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Uncovering glutamatergic mechanisms behind motivational and cognitive deficits in drug addiction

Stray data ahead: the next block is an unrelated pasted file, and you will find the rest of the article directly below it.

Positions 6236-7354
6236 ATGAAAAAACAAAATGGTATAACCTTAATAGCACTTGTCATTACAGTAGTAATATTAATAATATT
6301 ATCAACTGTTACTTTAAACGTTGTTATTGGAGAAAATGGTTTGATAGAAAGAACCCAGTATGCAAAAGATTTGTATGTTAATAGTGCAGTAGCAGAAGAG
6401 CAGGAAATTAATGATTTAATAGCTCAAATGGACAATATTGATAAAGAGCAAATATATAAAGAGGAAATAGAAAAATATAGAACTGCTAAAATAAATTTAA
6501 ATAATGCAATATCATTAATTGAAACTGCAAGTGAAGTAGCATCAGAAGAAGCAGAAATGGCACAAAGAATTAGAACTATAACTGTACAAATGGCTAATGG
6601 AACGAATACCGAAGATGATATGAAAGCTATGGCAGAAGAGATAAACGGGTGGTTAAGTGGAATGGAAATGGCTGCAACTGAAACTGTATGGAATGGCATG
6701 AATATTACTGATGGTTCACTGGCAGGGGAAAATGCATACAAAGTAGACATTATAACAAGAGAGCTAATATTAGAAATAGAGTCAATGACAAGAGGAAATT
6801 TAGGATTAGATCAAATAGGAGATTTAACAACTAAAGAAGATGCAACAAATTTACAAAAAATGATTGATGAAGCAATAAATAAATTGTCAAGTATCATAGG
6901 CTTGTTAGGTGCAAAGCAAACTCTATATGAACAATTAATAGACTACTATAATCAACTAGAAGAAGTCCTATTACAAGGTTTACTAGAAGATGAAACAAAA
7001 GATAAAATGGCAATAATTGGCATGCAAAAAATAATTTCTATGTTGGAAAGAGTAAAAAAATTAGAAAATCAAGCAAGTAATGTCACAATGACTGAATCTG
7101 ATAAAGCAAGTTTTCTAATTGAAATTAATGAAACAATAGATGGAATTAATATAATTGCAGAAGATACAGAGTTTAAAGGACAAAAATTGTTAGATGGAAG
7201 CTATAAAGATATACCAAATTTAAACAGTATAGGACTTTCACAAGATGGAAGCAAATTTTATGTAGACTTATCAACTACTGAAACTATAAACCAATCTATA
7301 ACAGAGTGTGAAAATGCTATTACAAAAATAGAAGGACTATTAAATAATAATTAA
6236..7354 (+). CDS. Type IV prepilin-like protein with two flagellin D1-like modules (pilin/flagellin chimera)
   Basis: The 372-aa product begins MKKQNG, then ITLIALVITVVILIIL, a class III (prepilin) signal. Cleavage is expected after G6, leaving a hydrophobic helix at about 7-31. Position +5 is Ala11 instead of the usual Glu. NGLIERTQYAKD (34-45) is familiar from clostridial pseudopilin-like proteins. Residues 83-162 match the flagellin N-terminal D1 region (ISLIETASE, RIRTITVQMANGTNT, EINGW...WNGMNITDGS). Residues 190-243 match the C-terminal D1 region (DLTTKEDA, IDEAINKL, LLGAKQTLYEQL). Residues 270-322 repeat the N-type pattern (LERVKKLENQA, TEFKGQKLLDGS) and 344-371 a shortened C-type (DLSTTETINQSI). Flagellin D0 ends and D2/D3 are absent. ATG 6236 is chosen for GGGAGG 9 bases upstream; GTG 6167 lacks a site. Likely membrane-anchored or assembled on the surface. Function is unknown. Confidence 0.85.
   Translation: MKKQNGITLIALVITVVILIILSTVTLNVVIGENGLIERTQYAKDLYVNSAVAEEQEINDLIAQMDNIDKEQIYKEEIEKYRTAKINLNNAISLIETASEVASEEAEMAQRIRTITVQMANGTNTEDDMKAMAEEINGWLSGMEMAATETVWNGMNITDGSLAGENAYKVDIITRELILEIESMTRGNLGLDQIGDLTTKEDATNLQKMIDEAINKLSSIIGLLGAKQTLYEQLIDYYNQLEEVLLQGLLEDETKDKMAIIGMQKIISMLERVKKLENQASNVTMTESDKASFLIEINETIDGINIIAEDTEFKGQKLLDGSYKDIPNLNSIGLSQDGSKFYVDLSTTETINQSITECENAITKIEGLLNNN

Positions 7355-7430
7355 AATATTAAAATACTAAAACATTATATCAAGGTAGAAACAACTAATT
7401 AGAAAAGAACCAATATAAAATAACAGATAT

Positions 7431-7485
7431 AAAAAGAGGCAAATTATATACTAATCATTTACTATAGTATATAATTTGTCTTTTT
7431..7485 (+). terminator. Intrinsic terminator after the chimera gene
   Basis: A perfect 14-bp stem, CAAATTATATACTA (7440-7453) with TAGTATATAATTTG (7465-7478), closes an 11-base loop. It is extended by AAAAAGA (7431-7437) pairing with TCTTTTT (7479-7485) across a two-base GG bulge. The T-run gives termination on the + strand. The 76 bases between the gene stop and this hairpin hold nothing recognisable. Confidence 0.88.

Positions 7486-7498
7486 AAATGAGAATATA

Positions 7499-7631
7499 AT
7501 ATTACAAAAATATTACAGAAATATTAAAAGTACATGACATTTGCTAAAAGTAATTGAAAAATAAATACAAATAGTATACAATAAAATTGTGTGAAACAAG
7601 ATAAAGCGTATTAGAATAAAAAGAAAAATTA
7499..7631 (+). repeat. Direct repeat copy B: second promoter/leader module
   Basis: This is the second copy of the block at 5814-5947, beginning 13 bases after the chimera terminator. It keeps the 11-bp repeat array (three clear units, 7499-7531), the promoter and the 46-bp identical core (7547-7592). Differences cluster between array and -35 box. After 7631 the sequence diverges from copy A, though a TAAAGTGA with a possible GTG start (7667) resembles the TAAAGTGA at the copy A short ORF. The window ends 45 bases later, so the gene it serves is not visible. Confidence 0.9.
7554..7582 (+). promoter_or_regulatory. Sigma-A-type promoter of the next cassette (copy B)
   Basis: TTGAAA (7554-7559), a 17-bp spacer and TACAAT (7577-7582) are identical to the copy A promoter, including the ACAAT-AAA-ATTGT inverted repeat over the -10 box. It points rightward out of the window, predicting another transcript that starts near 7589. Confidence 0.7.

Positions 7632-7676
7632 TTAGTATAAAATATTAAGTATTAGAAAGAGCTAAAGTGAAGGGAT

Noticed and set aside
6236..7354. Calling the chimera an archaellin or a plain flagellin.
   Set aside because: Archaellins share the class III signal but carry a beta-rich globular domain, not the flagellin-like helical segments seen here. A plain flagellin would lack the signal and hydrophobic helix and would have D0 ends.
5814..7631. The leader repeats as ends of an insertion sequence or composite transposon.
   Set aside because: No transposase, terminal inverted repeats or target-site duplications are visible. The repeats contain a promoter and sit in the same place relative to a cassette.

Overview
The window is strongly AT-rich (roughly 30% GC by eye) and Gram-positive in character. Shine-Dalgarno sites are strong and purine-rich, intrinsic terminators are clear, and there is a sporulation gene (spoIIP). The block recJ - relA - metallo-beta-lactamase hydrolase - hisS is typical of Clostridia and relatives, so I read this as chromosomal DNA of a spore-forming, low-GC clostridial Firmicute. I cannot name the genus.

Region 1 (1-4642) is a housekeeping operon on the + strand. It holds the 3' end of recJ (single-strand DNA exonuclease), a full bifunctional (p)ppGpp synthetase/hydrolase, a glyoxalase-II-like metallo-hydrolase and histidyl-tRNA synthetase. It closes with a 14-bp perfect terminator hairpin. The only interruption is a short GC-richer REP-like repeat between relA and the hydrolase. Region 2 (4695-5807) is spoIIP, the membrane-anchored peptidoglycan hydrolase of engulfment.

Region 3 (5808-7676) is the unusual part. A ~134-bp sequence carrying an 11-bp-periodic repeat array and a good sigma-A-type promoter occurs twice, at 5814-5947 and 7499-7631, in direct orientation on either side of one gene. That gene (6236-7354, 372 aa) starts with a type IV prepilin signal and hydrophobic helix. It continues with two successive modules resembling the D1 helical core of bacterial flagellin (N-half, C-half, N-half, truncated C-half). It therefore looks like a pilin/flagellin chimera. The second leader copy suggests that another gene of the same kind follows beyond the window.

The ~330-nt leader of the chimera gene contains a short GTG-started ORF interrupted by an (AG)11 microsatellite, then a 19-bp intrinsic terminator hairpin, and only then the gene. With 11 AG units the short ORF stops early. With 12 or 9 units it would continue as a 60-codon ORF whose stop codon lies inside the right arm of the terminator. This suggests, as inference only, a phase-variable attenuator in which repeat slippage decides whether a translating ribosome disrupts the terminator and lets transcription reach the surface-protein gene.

Dysregulation of forebrain glutamatergic neurotransmission and plasticity is a common pathology in many neuropsychiatric disorders. Both studies in human addicts and preclinical drug addiction research revealed glutamatergic hypofunction during abstinence and glutamatergic hyperactivity during drug craving. While the hypoglutamatergic state has been linked to cognitive deficits (hypofrontality), excessive release of glutamate predicts high rates of relapse, and both phenomena complicate addiction treatment and recovery. Our lab has been studying metabotropic glutamate receptors (mGlu) in animal models of psychostimulant addiction to characterize immediate and prolonged changes in mGlu function and to test novel interventions at these receptors that could alleviate behavioral deficits associated with addiction. I will present our recent findings on the role of mGlu5 receptors in cocaine-seeking and post-cocaine cognitive deficits. Additionally, I will discuss whether dysregulation of mGlu5 receptor is a neurobiological marker of individual stress/addiction vulnerability.

 


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